When: 2007-10-26

Collection location: Petaluma, Sonoma Co., California, USA [Click for map]

Who: Darvin DeShazer (darv)

No specimen available

Photos 7513, 7514 & 7515 taken 6 days later.

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Copied comment to the Names
By: Administrator (admin)
2007-10-29 12:27:39 CST (+0800)

I put a copy of your comment about distinguishing between A. mellea and A. ostoyae on the name pages for each species along with some of the bits of my comment.

Deciding between A. ostoyae and A. mellea
By: Darvin DeShazer (darv)
2007-10-28 13:44:13 CST (+0800)

In California, both Armillaria mellea and A. ostoyae have a thick, felty annulus and they are the only Armillaria species here to have that character. They differ by the color of both the cap and the annulus.

A. mellea has a white to yellow edge on the annulus, the cap is honey yellow and the disc is darker than the margin giving it a two-tone appearance. The cap is smooth and the hairs are indistinct.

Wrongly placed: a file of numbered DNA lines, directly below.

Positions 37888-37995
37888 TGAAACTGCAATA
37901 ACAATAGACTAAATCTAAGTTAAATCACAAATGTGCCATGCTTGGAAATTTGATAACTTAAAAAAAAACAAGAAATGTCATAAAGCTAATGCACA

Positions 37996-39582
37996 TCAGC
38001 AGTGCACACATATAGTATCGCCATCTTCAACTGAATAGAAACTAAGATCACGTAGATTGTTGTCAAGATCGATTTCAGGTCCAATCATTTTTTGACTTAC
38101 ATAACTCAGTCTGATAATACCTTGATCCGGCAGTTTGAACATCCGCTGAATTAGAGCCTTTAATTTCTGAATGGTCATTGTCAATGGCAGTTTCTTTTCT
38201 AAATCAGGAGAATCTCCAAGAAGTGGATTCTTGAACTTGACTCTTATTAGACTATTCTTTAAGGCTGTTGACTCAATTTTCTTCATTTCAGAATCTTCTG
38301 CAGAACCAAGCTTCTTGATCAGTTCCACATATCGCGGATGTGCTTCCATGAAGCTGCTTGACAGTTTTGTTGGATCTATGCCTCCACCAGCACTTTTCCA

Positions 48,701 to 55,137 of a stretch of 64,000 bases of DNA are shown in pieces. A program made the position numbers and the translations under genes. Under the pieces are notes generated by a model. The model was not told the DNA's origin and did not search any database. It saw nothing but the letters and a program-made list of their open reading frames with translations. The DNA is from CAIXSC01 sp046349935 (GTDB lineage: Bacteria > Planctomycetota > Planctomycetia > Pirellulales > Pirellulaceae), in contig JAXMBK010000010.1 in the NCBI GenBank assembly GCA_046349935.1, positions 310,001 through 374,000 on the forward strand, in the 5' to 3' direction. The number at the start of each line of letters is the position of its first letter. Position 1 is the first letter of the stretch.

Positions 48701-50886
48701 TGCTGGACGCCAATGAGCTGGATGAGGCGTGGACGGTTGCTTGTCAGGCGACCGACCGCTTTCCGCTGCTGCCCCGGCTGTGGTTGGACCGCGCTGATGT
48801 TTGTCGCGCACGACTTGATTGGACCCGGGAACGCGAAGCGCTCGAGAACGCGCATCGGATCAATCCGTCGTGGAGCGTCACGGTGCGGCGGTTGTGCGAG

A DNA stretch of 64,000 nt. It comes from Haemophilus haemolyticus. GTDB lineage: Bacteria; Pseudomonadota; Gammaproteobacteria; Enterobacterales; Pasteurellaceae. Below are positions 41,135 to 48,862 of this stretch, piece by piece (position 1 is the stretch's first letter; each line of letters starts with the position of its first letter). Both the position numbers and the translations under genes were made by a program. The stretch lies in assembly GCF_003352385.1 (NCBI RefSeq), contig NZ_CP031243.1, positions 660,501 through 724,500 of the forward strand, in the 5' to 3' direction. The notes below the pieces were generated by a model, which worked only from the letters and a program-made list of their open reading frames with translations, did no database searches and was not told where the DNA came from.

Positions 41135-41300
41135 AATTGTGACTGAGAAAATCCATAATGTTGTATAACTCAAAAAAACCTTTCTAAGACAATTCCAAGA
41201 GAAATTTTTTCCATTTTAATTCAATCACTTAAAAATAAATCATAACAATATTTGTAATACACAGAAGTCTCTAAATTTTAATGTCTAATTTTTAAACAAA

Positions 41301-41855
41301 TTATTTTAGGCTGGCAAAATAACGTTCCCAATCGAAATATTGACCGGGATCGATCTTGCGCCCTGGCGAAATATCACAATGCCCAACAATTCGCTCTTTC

A. ostoyae has a brown edge on the annulus, the cap is brown with dark hairs.

Deciding between A. ostoyae and A. mellea
By: Nathan Wilson (nathan)
2007-10-27 21:07:51 CST (+0800)

What rule do you use? I generally use A. mellea for the ones that grow on hardwoods and A. ostoyae for the ones on conifers. I do know that Tom Volk id’ed a collection from southern California growing on hardwood as a slightly unusual form of A. mellea. I also sent him a sample from Santa Cruz that came out as A. mellea. Apparently the California material mated with the true A. mellea, but it was not a typical mating. Macroscopically I remember Tom noting that the California material has a scalier cap than classic A. mellea. Based on his key it looks like we should be doing more microscopy and looking for clamps at the base of the basidia. Personally I have a hard enough time find a good basidia, much less figuring out whether there’s a clamp at the base. Have you had much success with that? Any recommendations?